Twitter has suspended the account of Rex Mundi hacking group, which claimed responsibility for stealing 600,000 customers’ details from Domino’s Pizza last Friday.
The social network blocked the group’s account mere hours before its ultimatum deadline. Rex Mundi threatened to publish the details online if the company does not pay €30,000 by the end of Monday 16 June, using a statement published on Twitter.
The data was stolen from the French and Belgian Domino’s websites and includes customers’ names, phone numbers, email and street addresses, and passwords.
— Rex Mundi (@RexMundi_Anon) June 13, 2014
It is currently unclear how the alleged breach occurred, though Rex Mundi claimed it was due to Domino’s lax website security practices.
— Rex Mundi (@RexMundi_Anon) June 14, 2014
Rex Mundi has since posted regular updates on Twitter, threatening Domino’s that it will release the data if it fails to deliver the cash.
Reminder to all @dominos_pizzafr customers: if the company doesn’t start paying us, we will release your data tonight.
— Rex Mundi (@RexMundi_Anon) June 16, 2014
Domino’s confirmed that a limited breach did occur, but promised that no financial data was compromised. The firm said: “The data hacking is isolated to the Domino’s franchise in France and Belgium, and no customer credit card or financial information was compromised.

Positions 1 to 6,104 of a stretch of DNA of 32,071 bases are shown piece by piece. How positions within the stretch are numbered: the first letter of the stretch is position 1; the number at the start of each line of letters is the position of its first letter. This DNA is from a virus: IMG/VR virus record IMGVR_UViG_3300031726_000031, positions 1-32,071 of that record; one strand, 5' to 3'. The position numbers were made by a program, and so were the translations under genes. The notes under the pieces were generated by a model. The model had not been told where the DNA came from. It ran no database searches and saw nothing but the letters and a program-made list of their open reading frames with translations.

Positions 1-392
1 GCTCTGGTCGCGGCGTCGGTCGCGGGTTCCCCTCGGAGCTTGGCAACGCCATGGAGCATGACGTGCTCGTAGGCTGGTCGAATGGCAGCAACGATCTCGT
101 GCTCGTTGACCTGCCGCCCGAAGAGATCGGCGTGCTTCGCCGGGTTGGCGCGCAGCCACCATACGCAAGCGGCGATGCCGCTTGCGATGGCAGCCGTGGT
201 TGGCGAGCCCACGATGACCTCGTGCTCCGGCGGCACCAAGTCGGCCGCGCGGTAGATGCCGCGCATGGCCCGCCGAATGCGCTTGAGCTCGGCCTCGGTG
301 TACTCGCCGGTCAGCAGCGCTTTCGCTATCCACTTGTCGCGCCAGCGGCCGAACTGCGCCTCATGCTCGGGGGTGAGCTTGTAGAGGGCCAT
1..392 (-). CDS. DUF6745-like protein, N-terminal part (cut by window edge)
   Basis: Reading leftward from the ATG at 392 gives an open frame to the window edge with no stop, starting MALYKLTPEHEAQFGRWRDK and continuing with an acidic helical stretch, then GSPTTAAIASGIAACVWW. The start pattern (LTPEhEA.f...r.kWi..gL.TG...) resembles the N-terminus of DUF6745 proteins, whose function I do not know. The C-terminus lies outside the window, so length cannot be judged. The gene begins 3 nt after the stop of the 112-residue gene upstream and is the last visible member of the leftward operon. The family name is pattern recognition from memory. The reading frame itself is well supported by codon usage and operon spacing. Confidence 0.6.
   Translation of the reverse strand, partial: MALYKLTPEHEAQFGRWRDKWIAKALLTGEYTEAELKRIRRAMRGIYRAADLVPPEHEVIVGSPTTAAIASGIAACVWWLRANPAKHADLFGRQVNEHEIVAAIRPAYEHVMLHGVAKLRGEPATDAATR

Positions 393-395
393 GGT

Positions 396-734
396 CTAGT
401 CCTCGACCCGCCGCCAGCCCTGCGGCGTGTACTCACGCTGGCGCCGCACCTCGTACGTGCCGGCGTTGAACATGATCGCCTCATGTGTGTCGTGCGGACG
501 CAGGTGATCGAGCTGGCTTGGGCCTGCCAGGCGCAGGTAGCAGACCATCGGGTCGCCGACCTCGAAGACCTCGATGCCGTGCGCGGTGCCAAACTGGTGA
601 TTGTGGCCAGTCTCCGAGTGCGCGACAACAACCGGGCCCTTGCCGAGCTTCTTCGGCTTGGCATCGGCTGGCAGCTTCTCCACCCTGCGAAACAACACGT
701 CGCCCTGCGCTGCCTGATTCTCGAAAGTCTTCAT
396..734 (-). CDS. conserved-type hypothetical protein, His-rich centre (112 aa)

“Domino’s customers in the UK and Republic of Ireland are not affected by this incident. The security of customer information is very important to us. We regularly test our UK website for penetration as part of the ongoing rigorous checks and continual routine maintenance of our online operations.”
Security firm Avast revealed hackers had successfully stolen the personal details of 400,000 customers in May while eBay, Spotify and Office were all also hit.
The commonality of data breaches has led many security experts and analysts to view them as one of the biggest threats facing businesses.
Research from PwC and the UK Department for Business, Innovation and Skills (BIS) reported that each successful breach costs firms as much as £1.15m.